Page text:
"Lobster claw" redirects here. For the species of flowering plants, see Lobster-claw.

A Template:Convert/LoffAonDbSoffTemplate:Convert/test/Aon European lobster

Lobsters are invertebrates, with a hard protective exoskeleton. Like most arthropods, lobsters must molt in order to grow, which leaves them vulnerable. During the molting process, several species change color. Lobsters have 10 walking legs; the front three pairs bear claws, the first of which are larger than the others.[4] Although, like most other arthropods, lobsters are largely bilaterally symmetrical, they often possess unequal, specialized claws, like the king crab.

Lobster anatomy includes the cephalothorax which fuses the head and the thorax, both of which are covered by the chitinous carapace and the abdomen. The lobster's head bears antennae, antennules, mandibles, the first and second maxillae, and the first, second, and third maxillipeds. Because lobsters live in a murky environment at the bottom of the ocean, they mostly use their antennae as sensors. The lobster eye has a reflective structure above a convex retina. In contrast, most complex eyes use refractive ray concentrators (lenses) and a concave retina.[5] The abdomen includes swimmerets and its tail is composed of uropods and the telson.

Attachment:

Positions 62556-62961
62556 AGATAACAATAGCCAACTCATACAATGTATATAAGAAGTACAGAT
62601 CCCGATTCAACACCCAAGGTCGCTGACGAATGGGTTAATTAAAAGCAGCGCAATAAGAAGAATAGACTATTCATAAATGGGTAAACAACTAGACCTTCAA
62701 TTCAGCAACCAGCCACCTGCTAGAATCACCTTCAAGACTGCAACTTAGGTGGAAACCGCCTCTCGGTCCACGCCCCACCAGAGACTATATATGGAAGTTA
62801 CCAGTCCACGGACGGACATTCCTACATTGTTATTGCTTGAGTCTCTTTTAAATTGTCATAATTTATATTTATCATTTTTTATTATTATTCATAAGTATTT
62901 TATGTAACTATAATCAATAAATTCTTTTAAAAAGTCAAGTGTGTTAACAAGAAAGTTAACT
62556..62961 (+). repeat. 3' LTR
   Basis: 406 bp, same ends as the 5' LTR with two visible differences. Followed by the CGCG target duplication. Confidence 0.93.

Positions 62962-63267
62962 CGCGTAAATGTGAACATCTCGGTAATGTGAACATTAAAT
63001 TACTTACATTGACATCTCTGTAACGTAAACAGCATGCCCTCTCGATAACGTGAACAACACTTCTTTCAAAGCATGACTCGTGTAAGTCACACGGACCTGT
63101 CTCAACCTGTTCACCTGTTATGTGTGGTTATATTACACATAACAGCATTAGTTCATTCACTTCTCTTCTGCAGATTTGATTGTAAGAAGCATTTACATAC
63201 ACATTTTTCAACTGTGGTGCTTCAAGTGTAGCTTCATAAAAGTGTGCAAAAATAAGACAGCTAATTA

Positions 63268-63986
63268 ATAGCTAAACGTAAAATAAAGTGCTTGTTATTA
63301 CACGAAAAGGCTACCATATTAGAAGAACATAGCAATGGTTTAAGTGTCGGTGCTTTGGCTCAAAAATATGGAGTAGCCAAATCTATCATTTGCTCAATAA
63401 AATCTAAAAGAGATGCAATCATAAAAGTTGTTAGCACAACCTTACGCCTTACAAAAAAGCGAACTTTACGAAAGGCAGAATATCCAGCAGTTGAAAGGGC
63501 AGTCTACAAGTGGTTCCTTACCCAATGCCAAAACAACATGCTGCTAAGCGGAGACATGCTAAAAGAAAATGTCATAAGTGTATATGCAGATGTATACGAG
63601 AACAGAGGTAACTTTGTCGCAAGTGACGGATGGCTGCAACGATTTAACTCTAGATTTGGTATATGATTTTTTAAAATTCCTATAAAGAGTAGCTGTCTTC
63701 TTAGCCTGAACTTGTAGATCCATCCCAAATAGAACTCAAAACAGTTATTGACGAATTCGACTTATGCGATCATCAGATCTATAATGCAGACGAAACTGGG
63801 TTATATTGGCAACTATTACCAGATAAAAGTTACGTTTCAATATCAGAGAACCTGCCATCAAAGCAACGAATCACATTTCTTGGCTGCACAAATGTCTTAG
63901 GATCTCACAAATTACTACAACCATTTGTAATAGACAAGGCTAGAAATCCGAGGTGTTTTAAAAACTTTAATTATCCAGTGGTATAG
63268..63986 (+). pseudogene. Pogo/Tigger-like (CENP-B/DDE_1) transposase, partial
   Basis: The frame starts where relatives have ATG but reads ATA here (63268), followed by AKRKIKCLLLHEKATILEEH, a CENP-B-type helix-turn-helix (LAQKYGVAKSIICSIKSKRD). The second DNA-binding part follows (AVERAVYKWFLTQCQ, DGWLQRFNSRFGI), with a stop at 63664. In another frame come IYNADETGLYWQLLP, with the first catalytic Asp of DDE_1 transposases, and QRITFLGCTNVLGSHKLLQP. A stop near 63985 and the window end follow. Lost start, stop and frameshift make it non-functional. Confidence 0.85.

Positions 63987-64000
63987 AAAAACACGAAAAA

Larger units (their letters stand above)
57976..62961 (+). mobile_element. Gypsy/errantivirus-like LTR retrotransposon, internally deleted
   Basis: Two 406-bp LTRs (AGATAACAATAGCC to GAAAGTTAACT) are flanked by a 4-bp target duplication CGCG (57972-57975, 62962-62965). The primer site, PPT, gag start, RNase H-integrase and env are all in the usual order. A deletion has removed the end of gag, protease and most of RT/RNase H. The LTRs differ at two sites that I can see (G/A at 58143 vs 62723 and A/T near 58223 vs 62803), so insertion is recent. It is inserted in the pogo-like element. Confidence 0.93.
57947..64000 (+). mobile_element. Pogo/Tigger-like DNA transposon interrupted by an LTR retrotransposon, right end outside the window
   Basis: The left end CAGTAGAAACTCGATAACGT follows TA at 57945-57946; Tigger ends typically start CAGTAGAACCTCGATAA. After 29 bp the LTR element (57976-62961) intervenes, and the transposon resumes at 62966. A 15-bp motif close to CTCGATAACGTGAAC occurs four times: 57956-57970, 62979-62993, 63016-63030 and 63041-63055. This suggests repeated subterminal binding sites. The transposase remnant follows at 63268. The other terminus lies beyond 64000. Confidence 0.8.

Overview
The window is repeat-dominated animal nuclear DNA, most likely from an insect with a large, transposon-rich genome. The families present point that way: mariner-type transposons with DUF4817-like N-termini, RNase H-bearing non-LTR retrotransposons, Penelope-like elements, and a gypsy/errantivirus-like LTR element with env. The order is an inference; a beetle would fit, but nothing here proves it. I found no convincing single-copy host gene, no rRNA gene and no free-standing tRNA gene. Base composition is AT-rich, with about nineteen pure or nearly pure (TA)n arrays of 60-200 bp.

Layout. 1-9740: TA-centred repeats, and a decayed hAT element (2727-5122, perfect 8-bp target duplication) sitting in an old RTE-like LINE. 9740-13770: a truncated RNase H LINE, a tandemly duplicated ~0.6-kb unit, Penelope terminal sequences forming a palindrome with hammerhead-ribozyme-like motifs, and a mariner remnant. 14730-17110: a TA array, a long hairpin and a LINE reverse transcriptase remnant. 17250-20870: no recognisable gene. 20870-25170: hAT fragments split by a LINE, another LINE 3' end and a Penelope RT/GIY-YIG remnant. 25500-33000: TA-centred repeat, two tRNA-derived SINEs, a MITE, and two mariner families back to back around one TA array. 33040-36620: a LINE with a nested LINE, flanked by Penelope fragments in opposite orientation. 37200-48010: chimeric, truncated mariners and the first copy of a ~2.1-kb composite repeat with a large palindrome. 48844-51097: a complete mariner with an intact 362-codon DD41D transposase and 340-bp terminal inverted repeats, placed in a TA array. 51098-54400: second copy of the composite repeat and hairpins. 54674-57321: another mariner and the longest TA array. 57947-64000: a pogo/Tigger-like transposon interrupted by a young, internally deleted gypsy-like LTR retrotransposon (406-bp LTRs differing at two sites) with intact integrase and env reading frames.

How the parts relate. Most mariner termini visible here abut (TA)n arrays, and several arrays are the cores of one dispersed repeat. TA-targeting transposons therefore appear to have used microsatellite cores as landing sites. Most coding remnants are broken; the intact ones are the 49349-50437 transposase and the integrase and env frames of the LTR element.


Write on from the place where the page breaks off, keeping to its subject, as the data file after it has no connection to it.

Lobsters, like snails and spiders, have blue blood due to the presence of haemocyanin, which contains copper.[6] (In contrast, mammals and many other animals have red blood from iron-rich haemoglobin.) Lobsters possess a green hepatopancreas, called the tomalley by chefs, which functions as the animal's liver and pancreas.[7]

In general, lobsters are Template:Convert/-Template:Convert/test/A long and move by slowly walking on the sea floor. However, when they flee, they swim backwards quickly by curling and uncurling their abdomen. A speed of Template:Convert/m/sTemplate:Convert/test/A has been recorded.[8] This is known as the caridoid escape reaction.